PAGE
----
Most businesses, including accounting firms, believe they are providing excellent client service. Your exceptional service sets you apart from the competition and keeps your clients happy. Or does it?
Unfortunately, businesses often make assumptions about what their clients want. Sometimes they miss the mark, which can lead to misunderstandings, unmet expectations, and potentially dissatisfied clients who eventually take their business elsewhere.
“When a firm, or any other business, has been doing things the same way for 10, 20, or 30 years — and it has worked for 10, 20, or 30 years — there are blind spots,” said Greg Pope, Vice President of Marketing at SurePrep. “…You’ve really got to take a deep look at the kind of service you’re offering compared to other firms and the kind of service your clients are receiving in other industries.”
Underscoring this point, HubSpot’s Annual State of Service in 2022 report found that 88 percent of customer service professionals surveyed believe customers have higher expectations than they did in previous years. And, in today’s connected society, 85 percent of those surveyed agree that customers are more likely than ever to share positive or negative experiences with others.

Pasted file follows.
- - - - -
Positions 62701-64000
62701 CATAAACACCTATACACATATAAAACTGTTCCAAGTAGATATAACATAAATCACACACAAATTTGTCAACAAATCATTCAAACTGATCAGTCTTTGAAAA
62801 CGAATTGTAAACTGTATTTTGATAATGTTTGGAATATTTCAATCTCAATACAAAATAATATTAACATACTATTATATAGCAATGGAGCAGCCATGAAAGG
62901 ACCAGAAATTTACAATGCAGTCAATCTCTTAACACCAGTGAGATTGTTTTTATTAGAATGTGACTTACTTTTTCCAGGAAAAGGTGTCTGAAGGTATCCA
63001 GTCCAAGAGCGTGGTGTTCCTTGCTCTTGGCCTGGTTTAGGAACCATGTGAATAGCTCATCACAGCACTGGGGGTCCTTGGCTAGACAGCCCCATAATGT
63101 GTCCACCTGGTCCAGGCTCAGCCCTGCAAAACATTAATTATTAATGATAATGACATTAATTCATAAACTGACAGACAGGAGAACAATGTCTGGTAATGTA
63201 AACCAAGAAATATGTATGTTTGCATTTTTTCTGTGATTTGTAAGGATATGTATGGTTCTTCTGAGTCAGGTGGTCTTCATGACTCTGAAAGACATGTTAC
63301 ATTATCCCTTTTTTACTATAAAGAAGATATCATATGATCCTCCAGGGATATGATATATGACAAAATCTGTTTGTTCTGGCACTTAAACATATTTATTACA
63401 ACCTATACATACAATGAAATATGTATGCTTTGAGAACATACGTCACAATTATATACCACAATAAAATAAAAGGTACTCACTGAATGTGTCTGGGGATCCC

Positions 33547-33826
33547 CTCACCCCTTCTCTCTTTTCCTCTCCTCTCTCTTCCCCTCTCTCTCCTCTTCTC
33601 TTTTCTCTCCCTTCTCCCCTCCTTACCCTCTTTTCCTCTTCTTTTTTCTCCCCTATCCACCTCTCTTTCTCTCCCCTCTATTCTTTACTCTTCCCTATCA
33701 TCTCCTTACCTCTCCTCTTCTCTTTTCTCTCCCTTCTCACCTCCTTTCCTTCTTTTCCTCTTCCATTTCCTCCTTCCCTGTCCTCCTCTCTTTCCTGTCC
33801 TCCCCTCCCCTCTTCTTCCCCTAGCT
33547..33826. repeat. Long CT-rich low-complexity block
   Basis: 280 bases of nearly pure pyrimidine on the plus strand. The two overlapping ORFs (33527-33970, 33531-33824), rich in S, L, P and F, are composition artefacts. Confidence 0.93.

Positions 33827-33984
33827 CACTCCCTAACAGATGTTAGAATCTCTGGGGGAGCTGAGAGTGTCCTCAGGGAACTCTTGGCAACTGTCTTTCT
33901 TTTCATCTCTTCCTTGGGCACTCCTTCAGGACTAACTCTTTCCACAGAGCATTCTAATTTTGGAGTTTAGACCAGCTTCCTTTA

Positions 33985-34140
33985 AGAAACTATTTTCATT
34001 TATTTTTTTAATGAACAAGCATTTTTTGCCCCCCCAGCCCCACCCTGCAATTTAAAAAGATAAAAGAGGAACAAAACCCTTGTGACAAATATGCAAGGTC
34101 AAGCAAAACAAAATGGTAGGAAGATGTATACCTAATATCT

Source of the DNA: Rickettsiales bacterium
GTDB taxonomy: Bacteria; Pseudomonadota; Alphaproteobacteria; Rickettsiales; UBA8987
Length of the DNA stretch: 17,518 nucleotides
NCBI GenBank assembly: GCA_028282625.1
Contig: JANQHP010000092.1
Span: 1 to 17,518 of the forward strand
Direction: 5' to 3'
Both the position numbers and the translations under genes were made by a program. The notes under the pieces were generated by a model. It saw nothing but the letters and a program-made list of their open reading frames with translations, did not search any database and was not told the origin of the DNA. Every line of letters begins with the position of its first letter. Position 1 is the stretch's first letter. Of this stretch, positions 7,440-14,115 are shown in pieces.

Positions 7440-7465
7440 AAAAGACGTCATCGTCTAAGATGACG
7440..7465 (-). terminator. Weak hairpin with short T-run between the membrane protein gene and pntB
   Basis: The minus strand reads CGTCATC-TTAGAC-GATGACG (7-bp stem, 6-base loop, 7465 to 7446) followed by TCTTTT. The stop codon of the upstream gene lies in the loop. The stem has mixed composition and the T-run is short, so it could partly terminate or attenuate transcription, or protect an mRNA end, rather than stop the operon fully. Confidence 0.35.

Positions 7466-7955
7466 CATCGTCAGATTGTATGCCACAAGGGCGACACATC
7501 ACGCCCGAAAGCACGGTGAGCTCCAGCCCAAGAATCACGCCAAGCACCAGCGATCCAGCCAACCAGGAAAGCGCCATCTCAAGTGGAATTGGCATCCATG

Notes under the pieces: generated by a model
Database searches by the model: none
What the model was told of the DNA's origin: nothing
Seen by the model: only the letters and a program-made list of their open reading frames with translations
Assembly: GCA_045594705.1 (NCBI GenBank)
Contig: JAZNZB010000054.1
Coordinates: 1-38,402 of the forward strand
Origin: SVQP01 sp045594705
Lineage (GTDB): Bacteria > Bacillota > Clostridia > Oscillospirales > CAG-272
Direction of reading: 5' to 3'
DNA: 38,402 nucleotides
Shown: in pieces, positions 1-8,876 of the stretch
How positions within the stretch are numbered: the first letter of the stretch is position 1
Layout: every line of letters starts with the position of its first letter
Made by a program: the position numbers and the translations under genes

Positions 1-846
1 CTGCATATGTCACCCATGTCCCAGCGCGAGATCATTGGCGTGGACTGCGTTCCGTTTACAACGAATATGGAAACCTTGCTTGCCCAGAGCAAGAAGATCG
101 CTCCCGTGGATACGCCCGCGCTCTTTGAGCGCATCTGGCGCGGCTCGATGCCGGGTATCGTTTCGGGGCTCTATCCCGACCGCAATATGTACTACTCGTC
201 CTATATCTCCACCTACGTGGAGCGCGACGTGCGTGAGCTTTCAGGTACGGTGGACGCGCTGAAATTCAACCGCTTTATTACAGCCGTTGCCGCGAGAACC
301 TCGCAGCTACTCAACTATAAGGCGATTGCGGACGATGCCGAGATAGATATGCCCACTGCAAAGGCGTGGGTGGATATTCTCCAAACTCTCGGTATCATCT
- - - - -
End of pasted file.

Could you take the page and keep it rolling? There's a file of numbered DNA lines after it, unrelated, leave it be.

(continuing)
That’s why it is important for firms to take a hard look at their client service models to ensure they are providing clients the services they actually want — and not just the services you think they want.
Let’s take a look at a few client service areas that can boost your firm’s reputation in your clients’ eyes.
Increase client communication, value
Client communication is something that most firms think they’ve got figured out. However, that is often not the case.
Clients want regular, proactive communication and advice from their firms. This is especially true given today’s complex business environment and the ever-changing tax laws.
Better serving your clients begins with gaining a clear understanding of things you are doing well and areas in need of improvement.
“Use technology that makes it easy to collaborate, like a mobile app, or something that facilitates a more streamlined, modern approach. Make it easy for clients to communicate with you and give you feedback. That is key. In terms of client service, obviously, you can’t know how your clients feel about the service you’re providing unless you ask them,” Pope said.
Added Pope, “Firms should have a really client-centric approach to their process. You’ve got to think in terms of the client. You’ve got to put yourself in their shoes. And you’ve got to request regular feedback from them. There are very inexpensive and, in some cases free, services these days which allow you to send out a customer service survey to your clients, or a net promoter score survey to your clients, to identify what things you’re doing well and what areas need improvement. If you’re not asking for feedback, you’re just guessing.”